Hassane is from Westchester, NY and participated in the 2019 Summer Chinese program in Kaohsiung, Taiwan.

image of hassane holding a painting of cherryblossoms

Not all superheroes wear capes. I, along with the fellow Taiwan participants, didn’t wear super suits or costumes. Yet, we had superpowers abroad. When I first applied and earned acceptance to NSLI-Y, I had many expectations. I believed I would study Mandarin Chinese and immerse myself in Taiwanese culture. But, I not only left the island with a sense of Taiwanese life but also a realization of my own identity.

I’m not a typical person in Taiwan. My curly hair, dark skin, and tall stature stand out in the homogenous ethnic makeup of Taiwan. In Taiwan, the perception of foreigners comes from what’s seen in the media and entertainment. Oftentimes, perception is different from reality. Whenever I introduced myself as American (美国人Měiguó rén), I would often get questions such as “Are you an actual American?” or “You don’t look American.”

image of tents and floats in front of mountains

My identity became even more evident on a weekend excursion to Taitung (台东 Tái Dōng), a city in the east of Taiwan. Taitung is an attraction to locals from around the island to see the city’s famous hot air balloon festival (热气球 Rè qìqiú). While watching hot air balloons lifting off, a young boy around my age came up to me and asked for a photo in English. To his surprise, I responded to him in Chinese, introduced myself, and we ended up taking a photo. He told me I was the first black person he has ever seen. He also added that my classmates and I were the first Americans he met that could speak Chinese. We talked about high school life and American culture for a little while. It was clear I was forming this fellow teenagers’ perception of Black Americans. This interaction cemented the idea of American life for this teenager 7,000 miles away.

image of hassan and peers peeking out from behind a building

I realized that I, along with the hundreds of other NSLI-Y students, have a superpower. We all can change the narrative and ideas of Americans abroad. Our words, actions, body language, and personalities paint a picture of American culture. When I studied abroad, I changed the stereotypes of Americans by friendly interactions. A common stereotype is that Americans don't like to learn languages. During my time in Taiwan, I spoke Mandarin Chinese to all the locals I encountered. By talking about American life and being friendly, I broke down false stereotypes. In Taiwan, I balanced many cultures in my day-to-day life. I can be black and American in Asia, I can speak Chinese and English, and I can listen to J.J.Lin (林俊杰 Línjùnjié) and Kanye West. Relating and connecting with other people promoted valuable cultural exchange. I connected and got proximate with Taiwanese friends, my host family, and strangers. I learned about their lives, experiences, and interests while teaching about my life.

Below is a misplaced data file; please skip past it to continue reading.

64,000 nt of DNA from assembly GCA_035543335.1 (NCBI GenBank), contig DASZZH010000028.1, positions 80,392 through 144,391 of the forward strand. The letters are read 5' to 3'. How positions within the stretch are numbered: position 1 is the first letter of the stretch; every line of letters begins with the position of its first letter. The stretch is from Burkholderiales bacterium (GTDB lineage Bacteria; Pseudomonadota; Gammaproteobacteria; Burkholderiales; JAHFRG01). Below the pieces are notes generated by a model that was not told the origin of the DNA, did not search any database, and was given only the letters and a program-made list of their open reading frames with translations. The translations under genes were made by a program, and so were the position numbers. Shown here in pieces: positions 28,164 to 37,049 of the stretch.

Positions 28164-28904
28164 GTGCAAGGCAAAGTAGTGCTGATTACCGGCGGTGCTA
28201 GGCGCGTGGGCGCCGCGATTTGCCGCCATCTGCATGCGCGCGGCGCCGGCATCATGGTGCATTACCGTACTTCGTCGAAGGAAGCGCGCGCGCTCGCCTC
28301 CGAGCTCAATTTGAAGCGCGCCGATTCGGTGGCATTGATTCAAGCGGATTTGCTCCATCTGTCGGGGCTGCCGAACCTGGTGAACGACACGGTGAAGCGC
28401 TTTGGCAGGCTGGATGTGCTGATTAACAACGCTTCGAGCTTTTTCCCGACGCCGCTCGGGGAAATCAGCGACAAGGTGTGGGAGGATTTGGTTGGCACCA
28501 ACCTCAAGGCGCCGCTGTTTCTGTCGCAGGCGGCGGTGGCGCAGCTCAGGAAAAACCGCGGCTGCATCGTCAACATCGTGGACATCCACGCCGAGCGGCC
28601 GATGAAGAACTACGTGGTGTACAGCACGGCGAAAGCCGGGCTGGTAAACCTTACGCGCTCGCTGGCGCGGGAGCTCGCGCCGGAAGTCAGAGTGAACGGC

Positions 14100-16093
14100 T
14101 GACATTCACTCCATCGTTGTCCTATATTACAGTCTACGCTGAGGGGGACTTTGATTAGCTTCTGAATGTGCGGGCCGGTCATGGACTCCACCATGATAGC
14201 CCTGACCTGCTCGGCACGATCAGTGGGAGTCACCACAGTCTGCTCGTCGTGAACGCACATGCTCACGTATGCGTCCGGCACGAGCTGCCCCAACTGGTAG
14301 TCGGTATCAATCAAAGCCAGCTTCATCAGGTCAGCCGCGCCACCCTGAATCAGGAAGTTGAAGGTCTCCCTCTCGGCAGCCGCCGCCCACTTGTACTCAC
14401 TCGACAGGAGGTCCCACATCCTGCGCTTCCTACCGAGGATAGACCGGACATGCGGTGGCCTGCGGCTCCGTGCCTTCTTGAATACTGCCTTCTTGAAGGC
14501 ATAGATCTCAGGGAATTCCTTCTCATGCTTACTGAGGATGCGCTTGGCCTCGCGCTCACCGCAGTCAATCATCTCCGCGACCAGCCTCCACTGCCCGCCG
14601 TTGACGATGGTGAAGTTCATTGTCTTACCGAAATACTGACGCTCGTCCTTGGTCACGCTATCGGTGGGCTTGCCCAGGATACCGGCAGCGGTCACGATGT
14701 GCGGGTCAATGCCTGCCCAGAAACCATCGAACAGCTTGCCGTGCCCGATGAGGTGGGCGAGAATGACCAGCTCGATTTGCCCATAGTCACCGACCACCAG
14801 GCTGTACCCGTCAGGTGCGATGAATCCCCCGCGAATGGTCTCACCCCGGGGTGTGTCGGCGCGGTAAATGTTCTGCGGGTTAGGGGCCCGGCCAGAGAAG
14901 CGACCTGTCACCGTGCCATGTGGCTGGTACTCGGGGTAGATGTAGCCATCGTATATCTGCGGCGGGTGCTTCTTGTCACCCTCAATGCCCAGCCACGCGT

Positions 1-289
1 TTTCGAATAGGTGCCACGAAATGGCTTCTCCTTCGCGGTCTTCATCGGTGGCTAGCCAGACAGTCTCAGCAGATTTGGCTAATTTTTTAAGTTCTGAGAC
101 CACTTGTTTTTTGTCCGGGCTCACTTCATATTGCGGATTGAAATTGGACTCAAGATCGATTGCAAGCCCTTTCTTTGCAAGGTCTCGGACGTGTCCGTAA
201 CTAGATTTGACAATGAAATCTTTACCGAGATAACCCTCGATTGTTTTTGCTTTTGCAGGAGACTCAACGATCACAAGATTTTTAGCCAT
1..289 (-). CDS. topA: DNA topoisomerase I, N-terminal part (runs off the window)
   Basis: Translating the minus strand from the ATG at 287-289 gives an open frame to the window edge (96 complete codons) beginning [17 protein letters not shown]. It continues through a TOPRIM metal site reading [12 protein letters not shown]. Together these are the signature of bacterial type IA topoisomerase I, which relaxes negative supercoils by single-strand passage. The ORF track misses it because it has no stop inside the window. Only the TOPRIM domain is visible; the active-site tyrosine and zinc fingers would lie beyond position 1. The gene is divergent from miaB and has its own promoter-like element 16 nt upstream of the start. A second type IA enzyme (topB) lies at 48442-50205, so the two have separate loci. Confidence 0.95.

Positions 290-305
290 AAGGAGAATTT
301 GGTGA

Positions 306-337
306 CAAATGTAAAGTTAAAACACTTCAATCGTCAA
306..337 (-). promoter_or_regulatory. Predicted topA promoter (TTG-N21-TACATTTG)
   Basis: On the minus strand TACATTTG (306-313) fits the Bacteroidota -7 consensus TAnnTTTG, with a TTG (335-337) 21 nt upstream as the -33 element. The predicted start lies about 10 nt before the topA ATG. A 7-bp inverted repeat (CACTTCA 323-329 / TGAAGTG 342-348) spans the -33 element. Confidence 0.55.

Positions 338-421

overhead view of a large body of water with skyscrapers surrounding it at dusk

Part of being a superhero is to share and learn about life with the new people one meets. Being kind and friendly goes a long way when forging cultural connections. The most important thing to be a citizen ambassador is to smile! A language everyone in the world speaks the language of a smile. Smiling is a tool that bridges people while breaking language and cultural barriers. Smiling and being kind to everyone I met was a great strategy that worked for me to connect with people. The hundreds of NSLI-Y students may only be teenagers in high school, but we all are superheroes. We bring the world closer through cultural exchange and understanding.